Drug dealers who sell fentanyl routinely cut it into other substances like cocaine or marijuana, but don’t know how much fentanyl ends up in the end product. The Drug Enforcement Administration said in November that the lethality of fake fentanyl-containing pills was increasing and that six of ten pills analyzed by the agency this year contained a potentially fatal dose of fentanyl. “This remains the deadliest threat facing the United States,” the agency said in a statement.

Desilynn Smith, a counselor at the Gateway to Change rehab center, sensed the fentanyl crisis drawing closer.

“In my community, it’s everywhere,” she said. “Every day I wake up and hear about four or five overdoses. Every three or four days, I get a call from someone saying, ‘Hey, do you remember so and so? He died from fentanyl.’ »

Last year, fentanyl devastated Ms Smith’s family when her husband, Hamid Abd-Al-Jabbar, died of an overdose, leaving Ms Smith with grief and regret.

She has channeled her energies into her work at Gateway to Change, where she is a clinical director and counsels people struggling with addiction.

Earlier this month, in a room with the 12 Steps of Narcotics Anonymous printed on the walls, Ms Smith stood in front of a group who placed their mobile phones in a communal box, sat on chairs in wood and described their internal battles.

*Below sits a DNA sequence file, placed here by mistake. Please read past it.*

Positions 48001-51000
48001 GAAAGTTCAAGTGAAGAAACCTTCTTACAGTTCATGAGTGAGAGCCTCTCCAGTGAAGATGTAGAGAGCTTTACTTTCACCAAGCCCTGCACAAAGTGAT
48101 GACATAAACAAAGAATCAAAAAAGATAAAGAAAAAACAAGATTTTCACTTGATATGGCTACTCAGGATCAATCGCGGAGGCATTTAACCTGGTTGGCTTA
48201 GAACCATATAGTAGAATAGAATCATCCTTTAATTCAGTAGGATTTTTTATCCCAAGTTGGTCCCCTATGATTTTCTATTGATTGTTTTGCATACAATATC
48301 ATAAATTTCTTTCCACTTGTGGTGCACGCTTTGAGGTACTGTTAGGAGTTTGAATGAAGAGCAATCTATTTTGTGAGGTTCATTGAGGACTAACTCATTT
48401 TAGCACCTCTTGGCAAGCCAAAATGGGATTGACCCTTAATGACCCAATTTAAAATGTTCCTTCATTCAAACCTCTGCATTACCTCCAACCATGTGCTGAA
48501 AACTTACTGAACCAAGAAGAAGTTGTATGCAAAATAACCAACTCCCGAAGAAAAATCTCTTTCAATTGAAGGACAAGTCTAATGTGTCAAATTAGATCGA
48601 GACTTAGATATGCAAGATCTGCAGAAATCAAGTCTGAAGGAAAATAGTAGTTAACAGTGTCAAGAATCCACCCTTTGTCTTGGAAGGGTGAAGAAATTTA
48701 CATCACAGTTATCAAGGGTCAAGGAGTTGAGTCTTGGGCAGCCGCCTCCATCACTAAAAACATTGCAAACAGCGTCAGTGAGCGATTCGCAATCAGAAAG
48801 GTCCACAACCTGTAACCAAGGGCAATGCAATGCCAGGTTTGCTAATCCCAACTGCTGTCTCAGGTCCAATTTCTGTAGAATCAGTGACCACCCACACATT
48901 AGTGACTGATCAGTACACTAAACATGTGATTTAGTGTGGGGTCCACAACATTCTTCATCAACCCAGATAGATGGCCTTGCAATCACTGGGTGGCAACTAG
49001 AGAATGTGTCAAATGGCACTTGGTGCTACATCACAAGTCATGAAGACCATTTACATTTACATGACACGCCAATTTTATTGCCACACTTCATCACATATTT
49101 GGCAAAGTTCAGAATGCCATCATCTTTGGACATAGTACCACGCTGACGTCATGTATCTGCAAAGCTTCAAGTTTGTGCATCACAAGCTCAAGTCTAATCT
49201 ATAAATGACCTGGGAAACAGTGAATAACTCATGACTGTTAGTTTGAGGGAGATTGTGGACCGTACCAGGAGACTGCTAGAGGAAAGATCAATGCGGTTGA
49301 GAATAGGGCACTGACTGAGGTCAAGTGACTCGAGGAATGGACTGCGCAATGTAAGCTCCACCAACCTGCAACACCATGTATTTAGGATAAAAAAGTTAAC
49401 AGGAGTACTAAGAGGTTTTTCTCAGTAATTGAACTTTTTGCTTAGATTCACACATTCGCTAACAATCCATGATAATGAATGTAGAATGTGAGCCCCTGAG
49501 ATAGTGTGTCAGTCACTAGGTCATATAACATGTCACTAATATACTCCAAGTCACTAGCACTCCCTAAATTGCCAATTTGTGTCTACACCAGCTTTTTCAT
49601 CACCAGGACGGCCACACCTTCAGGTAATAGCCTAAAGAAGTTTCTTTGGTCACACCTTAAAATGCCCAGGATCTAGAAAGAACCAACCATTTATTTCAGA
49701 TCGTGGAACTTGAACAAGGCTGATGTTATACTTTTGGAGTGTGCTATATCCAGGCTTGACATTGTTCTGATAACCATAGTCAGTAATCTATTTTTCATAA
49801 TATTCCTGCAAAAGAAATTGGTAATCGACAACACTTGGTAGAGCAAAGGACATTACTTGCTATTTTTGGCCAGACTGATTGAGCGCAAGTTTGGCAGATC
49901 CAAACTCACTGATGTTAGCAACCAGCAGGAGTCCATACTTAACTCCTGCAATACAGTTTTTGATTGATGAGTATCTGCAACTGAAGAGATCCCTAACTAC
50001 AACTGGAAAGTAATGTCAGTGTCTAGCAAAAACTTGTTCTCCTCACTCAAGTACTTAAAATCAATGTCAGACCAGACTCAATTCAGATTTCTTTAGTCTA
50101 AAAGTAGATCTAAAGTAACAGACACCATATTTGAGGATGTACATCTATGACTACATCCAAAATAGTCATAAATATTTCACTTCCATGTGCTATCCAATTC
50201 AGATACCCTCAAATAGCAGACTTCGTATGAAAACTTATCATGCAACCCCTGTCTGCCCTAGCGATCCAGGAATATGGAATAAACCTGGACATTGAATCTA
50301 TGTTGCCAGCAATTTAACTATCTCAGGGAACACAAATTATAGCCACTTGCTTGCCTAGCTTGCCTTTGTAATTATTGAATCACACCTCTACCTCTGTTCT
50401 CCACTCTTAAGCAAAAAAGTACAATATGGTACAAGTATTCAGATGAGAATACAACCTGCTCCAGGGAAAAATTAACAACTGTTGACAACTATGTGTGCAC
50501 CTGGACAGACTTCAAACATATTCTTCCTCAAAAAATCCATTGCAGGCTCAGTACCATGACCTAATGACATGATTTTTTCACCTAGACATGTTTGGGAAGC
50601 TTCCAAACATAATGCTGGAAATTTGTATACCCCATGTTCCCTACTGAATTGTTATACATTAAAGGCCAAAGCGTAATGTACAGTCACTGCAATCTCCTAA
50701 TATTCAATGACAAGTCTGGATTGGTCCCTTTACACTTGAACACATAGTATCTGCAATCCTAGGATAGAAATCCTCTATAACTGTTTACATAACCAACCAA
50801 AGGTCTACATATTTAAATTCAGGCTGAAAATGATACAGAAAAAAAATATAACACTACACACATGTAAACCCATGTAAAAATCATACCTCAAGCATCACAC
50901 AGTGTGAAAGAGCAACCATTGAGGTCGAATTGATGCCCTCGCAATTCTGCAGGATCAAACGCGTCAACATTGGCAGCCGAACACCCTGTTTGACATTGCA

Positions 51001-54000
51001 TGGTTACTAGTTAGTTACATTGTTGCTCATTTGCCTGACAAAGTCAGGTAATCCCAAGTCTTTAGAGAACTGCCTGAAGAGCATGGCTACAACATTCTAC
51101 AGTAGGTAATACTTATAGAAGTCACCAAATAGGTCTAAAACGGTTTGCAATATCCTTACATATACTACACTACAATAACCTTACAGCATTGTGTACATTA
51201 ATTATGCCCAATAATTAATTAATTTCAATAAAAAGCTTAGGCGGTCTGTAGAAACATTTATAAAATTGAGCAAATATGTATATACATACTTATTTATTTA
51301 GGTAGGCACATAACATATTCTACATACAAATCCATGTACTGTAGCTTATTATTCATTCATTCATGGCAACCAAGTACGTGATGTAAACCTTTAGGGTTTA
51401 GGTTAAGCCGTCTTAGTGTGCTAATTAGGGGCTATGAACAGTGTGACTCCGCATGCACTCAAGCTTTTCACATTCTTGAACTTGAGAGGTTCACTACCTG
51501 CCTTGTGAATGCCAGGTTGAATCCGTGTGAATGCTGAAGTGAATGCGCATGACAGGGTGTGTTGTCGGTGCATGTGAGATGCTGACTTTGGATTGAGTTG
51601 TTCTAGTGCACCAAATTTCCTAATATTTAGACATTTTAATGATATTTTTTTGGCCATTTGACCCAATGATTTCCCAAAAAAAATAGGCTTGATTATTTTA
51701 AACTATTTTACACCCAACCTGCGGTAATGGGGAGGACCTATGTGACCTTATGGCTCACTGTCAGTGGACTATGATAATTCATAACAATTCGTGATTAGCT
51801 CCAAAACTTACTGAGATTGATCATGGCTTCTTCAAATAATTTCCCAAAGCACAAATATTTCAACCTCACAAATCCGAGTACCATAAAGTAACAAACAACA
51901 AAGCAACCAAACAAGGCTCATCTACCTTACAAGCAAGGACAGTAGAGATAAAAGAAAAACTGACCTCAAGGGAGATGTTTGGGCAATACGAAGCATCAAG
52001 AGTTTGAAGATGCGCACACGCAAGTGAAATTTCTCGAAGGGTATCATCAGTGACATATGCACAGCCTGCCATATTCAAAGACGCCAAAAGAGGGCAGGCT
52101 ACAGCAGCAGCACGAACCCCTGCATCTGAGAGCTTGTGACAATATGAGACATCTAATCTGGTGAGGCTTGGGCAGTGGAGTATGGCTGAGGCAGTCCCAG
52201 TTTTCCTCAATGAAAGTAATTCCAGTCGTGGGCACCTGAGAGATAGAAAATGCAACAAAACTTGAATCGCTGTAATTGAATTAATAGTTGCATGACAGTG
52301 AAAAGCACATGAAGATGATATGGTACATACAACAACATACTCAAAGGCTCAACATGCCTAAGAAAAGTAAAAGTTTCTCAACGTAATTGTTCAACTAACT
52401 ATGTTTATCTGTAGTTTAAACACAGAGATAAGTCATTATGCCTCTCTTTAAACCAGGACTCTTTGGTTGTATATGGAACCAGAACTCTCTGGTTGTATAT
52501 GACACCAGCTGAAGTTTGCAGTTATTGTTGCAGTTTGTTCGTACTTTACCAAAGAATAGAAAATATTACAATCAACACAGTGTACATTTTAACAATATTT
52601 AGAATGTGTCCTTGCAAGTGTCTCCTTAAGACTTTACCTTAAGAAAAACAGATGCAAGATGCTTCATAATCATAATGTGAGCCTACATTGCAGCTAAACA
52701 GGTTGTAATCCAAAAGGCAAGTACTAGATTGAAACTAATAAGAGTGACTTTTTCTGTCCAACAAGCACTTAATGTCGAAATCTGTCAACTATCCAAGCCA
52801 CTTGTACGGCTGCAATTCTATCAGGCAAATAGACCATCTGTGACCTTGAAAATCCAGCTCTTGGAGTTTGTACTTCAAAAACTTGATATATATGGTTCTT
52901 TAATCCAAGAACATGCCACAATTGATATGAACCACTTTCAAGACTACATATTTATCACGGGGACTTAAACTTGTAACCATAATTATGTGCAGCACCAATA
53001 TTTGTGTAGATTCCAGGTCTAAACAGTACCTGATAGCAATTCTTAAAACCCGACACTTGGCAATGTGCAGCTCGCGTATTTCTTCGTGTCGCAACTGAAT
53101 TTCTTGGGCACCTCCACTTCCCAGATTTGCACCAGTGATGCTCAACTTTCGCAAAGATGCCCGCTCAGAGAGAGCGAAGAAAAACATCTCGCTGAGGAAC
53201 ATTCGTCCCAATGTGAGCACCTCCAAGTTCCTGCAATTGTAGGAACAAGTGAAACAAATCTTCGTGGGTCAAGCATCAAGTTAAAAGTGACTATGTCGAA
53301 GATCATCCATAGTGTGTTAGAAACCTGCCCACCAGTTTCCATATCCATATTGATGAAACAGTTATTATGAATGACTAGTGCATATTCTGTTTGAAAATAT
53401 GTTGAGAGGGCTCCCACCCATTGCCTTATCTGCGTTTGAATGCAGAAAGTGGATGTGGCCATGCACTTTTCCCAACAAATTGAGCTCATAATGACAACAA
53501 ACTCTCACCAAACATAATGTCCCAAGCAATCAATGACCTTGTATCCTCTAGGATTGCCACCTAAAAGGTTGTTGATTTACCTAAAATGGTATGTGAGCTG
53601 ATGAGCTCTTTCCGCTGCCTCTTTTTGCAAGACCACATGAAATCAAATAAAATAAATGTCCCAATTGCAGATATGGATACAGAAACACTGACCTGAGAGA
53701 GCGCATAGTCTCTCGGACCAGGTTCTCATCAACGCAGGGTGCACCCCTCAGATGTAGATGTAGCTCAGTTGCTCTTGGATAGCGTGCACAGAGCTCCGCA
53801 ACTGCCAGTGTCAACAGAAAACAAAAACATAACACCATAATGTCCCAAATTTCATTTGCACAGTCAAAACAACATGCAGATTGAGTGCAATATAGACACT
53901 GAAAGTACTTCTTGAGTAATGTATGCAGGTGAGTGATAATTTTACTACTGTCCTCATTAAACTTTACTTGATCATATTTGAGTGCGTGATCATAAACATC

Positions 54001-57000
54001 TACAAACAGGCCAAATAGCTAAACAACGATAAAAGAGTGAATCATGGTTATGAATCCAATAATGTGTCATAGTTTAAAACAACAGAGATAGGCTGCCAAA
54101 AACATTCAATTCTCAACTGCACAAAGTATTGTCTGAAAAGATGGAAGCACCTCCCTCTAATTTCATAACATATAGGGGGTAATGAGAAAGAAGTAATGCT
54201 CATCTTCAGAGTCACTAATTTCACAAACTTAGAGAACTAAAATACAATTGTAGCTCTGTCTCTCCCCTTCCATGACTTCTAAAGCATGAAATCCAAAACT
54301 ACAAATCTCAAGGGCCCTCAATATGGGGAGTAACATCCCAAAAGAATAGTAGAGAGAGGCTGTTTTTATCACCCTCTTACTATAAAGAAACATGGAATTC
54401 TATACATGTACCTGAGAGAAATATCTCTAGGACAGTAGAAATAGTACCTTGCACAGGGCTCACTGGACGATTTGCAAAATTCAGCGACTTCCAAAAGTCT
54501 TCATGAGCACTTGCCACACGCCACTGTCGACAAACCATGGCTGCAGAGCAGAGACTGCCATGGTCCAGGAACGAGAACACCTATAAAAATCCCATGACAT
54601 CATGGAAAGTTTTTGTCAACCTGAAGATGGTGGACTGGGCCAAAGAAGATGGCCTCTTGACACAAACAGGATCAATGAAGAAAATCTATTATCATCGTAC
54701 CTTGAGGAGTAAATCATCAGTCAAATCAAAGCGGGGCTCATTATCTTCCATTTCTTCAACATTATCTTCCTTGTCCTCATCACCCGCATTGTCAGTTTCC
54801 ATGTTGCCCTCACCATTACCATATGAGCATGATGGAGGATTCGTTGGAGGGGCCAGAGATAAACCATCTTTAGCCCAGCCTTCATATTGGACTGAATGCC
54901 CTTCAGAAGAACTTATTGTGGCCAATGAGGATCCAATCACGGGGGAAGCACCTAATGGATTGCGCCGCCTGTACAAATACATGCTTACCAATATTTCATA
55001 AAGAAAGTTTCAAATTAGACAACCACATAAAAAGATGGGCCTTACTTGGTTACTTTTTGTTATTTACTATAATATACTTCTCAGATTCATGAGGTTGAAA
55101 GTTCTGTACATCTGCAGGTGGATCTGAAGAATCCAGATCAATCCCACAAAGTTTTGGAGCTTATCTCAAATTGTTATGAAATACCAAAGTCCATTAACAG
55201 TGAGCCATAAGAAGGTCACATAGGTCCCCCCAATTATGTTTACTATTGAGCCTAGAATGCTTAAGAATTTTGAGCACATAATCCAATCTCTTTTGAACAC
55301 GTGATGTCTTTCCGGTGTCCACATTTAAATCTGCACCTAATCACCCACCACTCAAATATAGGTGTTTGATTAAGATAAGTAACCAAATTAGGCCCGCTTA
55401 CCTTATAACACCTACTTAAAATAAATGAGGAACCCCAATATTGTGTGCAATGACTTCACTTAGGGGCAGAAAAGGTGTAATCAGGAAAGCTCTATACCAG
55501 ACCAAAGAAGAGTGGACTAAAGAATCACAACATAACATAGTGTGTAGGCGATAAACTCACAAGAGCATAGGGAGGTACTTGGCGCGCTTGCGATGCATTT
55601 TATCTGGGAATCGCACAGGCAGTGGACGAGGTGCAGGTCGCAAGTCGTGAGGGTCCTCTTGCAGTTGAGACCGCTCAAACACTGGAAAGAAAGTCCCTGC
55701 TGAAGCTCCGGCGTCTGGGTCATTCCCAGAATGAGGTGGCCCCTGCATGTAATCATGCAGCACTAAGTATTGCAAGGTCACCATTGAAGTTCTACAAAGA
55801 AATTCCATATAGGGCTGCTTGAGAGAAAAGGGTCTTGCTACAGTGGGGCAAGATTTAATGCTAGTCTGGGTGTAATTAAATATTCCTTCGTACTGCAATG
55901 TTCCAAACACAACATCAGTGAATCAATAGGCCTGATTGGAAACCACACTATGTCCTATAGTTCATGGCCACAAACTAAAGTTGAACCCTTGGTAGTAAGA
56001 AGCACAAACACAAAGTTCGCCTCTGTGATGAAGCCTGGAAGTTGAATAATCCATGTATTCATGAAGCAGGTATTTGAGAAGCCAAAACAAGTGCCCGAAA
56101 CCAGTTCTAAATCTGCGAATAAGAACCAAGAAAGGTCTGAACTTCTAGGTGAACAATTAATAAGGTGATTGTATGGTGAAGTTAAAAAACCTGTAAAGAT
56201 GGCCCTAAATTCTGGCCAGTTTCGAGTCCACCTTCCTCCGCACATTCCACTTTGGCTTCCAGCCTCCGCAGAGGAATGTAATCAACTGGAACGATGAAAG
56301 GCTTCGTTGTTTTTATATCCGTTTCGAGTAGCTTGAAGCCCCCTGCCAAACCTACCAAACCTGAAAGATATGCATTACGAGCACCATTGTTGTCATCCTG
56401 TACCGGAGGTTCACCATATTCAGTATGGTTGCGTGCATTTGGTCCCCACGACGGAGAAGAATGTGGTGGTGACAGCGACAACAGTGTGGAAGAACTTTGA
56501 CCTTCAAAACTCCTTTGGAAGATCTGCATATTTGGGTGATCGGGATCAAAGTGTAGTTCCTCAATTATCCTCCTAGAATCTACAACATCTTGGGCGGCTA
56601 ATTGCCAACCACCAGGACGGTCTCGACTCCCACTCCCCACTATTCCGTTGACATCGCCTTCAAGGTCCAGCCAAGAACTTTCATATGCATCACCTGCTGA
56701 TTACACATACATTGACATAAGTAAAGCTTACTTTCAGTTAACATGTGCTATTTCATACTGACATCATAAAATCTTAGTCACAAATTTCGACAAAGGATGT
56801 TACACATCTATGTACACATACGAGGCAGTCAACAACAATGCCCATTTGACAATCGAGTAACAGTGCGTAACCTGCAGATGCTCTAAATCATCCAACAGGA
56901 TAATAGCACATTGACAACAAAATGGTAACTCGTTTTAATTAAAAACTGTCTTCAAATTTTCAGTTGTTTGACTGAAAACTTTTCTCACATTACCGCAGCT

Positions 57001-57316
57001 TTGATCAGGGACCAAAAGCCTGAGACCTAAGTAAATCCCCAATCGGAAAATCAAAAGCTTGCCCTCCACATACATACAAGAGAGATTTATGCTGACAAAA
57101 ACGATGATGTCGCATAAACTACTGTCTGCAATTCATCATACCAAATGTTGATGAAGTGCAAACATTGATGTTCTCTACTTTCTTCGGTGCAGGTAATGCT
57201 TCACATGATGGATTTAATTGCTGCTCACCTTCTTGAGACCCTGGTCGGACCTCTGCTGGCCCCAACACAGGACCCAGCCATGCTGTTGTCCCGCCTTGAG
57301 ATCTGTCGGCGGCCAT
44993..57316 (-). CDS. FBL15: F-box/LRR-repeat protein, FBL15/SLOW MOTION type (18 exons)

I dreamed about my addictions, said a man, his voice muffled behind a mask. A woman was fiddling with a bracelet on her wrist and talking about her strong desires. If I wasn’t here, she said, I’d be stoned right now.

“You have to recover for yourself,” Ms. Smith told him.

A few miles away, at the Milwaukee County Medical Examiner’s Office, employees are overwhelmed by the number of overdose deaths they’ve handled this year. They still have to catch up on a backlog of cases.

Sara Schreiber, the bureau’s technical forensic director, said fentanyl-related deaths had “far exceeded” heroin-related deaths and the number of drug-related deaths in the city had skyrocketed due to of fentanyl consumption.

“It’s so easy to synthesize, it’s so easy to get,” she said. “You don’t have to grow a plant to get it like you need from heroin.